Bioconjugated nanomaterials for monitoring food contamination
Hussain, Babar and Yüce, Meral and Ullah, Naimat and Budak, Hikmet (2016) Bioconjugated nanomaterials for monitoring food contamination. In: Grumezescu, Alexandru, (ed.) Nanobiosensors. Elsevier, Amsterdam, pp. 93-123. ISBN 9780128043011 (Print) 9780128043721 (Online)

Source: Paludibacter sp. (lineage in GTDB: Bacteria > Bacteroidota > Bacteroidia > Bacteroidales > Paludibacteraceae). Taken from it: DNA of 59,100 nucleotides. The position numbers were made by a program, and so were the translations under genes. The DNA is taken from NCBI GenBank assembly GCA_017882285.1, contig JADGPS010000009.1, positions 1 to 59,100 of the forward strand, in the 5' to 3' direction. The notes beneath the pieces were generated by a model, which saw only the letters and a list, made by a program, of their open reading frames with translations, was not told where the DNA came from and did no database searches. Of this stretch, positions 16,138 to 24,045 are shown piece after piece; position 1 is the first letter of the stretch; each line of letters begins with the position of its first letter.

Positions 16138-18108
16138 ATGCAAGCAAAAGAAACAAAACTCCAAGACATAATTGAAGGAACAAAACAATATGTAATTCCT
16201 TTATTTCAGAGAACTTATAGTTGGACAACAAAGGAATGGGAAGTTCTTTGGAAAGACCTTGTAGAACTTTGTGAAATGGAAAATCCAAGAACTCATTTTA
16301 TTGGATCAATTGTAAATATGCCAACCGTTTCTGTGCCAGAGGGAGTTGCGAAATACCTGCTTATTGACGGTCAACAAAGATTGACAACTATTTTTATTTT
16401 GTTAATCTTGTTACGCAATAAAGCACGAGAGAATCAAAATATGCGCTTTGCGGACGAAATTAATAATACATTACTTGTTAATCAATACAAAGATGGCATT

Maintaining food safety and hygiene standards is top priority and challenge for farmers, food industries, governments and food technologists working in the food supply chain. Pesticides, toxins, veterinary drug residues, foodborne pathogens and many other harmful chemicals that may be present in a vast array of food products, due to various stages of their production like packaging and transport, constitute a global health problem that requires powerful and innovative technologies allowing constant and accurate detection of food products from production to consumption. Recent progress in generation of specific synthetic oligonucleotides against food contaminants has provided a new insight into the current sensor technologies, where these functional synthetic oligonucleotides, so-called aptamers, have been successfully combined with nanomaterials for rapid and cost-effective detection of several substances related to the food contamination, such as antibiotics, mycotoxins, heavy metals, carcinogenic dyes, pesticides, pathogens and other plastic products used for food packaging. Unique characteristics of aptamers over antibodies, such as in vitro selection, chemical and thermal stability, small size and ease of labeling have laid the solid foundation for exploring aptamers further in multiplexed food monitoring systems. In this chapter, we reviewed the application of aptamer-conjugated nanomaterials in food safety surveillance as well as the conventional techniques used for food safety monitoring in order to provide a comprehensive and comparative approach.
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